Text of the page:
The effectiveness of a booby trap does not strictly come from its lethality alone. In fact, booby traps that burst with sounds or rotten smells can be as effective for personal safety as one that can injure or kill. Those that do inflict major physical damage, however, can cause just as much psychological damage. And not just to the victim only, but to all who witness the incident as well. What do booby traps do to their victims?
Unlike someone wielding a spear, a sword, or a gun, booby traps are indiscriminate about their targets. This means that anyone, be they enemy, ally, or civilian, can fall prey to their effects.
To trap a single enemy soldier is to demoralize every single soldier in the group and make them cautious and even paranoid that other booby traps may lie in wait.
Traps, especially those set in dense foliage or in narrow corridors can signal the start of an ambush, which can lead to further paranoia when a trap is encountered.
When one or more traps are tripped, squads must move more slowly to sweep for further traps and pitfalls. Mines are a common form of booby trap bombs, and fairly straightforward: when downward pressure is applied to the mine, a firing pin is pressed, triggering an explosion. Without someone familiar with these explosive devices (or equipped to find them when buried), pressing forwards is impossible without casualties.
Even if only a single trap is encountered in a given area, the whole area may be avoided entirely by the enemy, offering a safe zone from those who fear more booby traps.
If a trap manages to injure an enemy, it will cause the enemy to have to slow down trying to stabilize or evacuate their wounded.
Booby traps offer a great defense, especially when you have few defenders. Need to secure a cave entrance? There isn’t much need for an armed guard if you have a proper trap (or traps) in place.
The best method for employing a booby trap is to rely on predictable human nature. We are creatures of curiosity and habit. If we see something of convenience, such as a tool or a container that looks like it may hold something useful, our instinct is to reach for it and investigate. Flashlight bombs, for instance, are particularly vicious booby traps that set off an munition like a small internal grenade if the flashlight is turned on. Uncertainty and misdirection make for the most devious of traps.
For instance, say there appears to only be a single entrance into a building. Just inside is a tripwire that will pull the pin on a grenade, or fire off a mounted shotgun. But you don’t know that. You suspect it, but you will not know until you take valuable time to check. What if there are no other entrances? Even if you know for a fact the door is booby trapped, do you have the tools and the know-how to disarm it or trigger it in such a way that it will not harm your fellows or innocent bystanders? And even with the ability to find and disarm traps, in a city full of doorways and alleyways, or a forest dotted with caves and dense forest growth, it is likely you won’t catch every single one. This kind of psychological torment is what servicemen and women from all over the world face on a regular basis, especially in the wars of the last seventy-five years.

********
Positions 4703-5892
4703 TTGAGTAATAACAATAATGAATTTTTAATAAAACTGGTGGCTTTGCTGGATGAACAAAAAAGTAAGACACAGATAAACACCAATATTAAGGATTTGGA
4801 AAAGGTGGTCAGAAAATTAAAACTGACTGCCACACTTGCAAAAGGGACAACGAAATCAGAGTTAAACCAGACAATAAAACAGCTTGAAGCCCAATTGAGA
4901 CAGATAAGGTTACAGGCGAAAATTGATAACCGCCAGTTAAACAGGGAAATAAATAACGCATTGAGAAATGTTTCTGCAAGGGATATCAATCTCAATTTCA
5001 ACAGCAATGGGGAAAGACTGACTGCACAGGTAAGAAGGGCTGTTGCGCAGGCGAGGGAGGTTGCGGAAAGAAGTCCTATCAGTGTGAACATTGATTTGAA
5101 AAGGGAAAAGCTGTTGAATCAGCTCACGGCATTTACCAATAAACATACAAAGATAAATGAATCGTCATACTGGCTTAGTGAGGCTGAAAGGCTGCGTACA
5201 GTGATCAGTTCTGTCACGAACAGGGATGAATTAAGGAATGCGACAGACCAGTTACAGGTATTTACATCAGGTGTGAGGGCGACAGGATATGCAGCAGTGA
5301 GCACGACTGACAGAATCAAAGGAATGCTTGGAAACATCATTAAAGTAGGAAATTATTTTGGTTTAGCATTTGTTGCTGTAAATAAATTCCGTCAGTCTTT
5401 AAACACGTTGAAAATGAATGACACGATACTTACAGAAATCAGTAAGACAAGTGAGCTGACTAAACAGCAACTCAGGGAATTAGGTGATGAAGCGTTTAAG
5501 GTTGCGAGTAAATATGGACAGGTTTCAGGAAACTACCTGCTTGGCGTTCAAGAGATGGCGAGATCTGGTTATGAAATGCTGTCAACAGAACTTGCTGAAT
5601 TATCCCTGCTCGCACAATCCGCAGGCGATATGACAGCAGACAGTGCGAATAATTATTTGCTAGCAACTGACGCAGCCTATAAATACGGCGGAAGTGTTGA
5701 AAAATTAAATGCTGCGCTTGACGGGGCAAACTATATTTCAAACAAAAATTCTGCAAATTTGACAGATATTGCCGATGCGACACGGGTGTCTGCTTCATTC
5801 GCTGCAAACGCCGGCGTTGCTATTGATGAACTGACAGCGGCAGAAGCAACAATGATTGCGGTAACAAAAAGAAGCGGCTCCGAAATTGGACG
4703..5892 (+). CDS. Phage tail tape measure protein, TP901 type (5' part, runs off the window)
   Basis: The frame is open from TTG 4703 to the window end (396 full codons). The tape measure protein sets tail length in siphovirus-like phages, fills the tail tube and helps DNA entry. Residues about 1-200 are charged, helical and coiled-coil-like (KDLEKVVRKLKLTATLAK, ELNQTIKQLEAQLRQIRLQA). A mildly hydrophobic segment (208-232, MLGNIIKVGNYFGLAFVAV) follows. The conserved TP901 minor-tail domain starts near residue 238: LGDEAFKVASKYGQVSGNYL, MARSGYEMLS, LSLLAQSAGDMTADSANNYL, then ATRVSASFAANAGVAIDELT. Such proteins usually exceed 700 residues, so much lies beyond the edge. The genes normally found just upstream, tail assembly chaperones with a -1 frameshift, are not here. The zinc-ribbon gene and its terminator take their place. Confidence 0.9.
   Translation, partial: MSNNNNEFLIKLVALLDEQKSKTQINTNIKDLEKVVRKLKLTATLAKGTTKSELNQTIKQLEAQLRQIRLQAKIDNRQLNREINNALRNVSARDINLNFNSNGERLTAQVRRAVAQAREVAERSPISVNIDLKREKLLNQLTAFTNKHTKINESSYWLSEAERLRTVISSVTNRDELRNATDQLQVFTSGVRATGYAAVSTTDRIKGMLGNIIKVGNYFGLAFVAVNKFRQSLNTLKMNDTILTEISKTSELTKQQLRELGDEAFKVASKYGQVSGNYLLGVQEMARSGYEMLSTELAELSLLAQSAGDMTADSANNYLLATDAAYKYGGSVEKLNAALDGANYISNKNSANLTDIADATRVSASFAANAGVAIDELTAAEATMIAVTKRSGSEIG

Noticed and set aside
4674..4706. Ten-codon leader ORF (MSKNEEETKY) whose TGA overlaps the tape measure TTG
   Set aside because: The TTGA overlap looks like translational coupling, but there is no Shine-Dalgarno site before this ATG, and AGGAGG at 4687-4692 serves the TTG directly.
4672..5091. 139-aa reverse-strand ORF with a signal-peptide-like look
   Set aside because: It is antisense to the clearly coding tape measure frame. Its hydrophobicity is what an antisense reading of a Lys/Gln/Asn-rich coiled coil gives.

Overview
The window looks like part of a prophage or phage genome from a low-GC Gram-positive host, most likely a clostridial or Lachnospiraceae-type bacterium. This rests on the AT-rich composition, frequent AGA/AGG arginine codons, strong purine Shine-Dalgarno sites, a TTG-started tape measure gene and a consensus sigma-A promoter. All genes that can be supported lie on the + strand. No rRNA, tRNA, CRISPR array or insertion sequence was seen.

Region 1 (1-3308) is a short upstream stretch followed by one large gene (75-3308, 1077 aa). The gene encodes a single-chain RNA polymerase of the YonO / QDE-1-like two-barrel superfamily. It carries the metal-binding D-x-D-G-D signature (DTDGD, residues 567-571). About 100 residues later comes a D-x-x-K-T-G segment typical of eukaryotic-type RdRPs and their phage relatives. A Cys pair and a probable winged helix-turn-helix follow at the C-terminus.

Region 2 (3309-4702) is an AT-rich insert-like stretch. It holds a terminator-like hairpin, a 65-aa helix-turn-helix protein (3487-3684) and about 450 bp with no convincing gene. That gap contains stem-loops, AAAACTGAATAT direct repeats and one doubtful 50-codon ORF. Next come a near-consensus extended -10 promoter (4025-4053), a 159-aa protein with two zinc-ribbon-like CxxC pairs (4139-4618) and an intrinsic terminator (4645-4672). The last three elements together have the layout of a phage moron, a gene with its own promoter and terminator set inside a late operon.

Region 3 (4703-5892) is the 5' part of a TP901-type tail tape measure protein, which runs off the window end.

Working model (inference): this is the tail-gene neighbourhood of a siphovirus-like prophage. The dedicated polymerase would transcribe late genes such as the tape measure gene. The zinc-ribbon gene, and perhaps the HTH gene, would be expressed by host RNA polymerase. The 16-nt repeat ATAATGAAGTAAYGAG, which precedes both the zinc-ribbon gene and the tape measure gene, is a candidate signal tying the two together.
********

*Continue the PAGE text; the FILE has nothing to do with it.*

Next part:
Booby traps of antiquity developed as a means of necessity. Tripwires and hunting lures made of twisted twine and gut string helped ancient man trap small and medium-sized game. Some traps have been found large enough to be deployed against huge animals, tactics that were unproven and thought impossible for prehistoric man to achieve. Later, traps would be developed to combat thieves of precious treasures and enemies of the state, many of which are so simple they continue to be used to this day.
The idea is a very simple one: tie a knot in a rope and place the loop on the ground. Towards the direction of the loop, place a piece of bait. When your target steps through the loop, the knot will tighten around their foot, holding them in place until you can come along to collect. Hunting lures can be tricky to use properly, as positioning, materials, bait placement, and a bit of luck are all required. But multiple hunting lures increased the chances that an ancient hunter would feed their family. A hunting trap can be made with a simple string or twine, but another design is made using tension as you can see in this video.
A fishing trap may look like this, a cage designed to let fish in but not back out. Trapping, hunting, and fishing have been integral parts of each other for hundreds of thousands of years. From these lures and others, the idea of the trip wire was born. A tripwire is exactly what it sounds like: stretched taut between a trap and an anchor point, a wire, a string, or a cord will pull or activate the device attached to it.
Imagine a soldier charging with his unit into a frenzied battle in the deep jungle. The terrain is rough and unfamiliar, littered with roots, rocks, and dense foliage so thick that it is difficult to see where his next step will take him. Then, without warning, his foot gives way as if falling into a hole. This, hole, unfortunately, is not natural. Filled with sharpened sticks, the soldier’s foot and calf are immediately lacerated, incapacitating him. His fellow soldier next to him also falls into a similar pit, and suddenly the enemy has taken out two brave fighters without having to fire a shot. Worse, the sticks have been covered in poison or other unmentionable materials. This spike trap filled with sharpened sticks called punji sticks ensures that the soldier will not only suffer grave injuries in the fall, but their extremities will likely become infected from the wounds. There is a reason these traps are banned from use according to the updated 1980 Geneva Convention accords. They are brutal, often undetectable, and deadly in multiple ways.
Pitfalls are such an effective booby trap that man has been using them for thousands of years. It was discovered in Tultepec, Mexico, that ancient man once hunted wooly mammoths directly, leading entire herds into dugout enclosures or pits where they could be clubbed or speared. Before this, it was assumed man did not attack mammoths on their own, instead leading them to locations such as swamps where they would mire themselves and die of starvation. But this proves that these booby traps are effective against even the largest of beasts.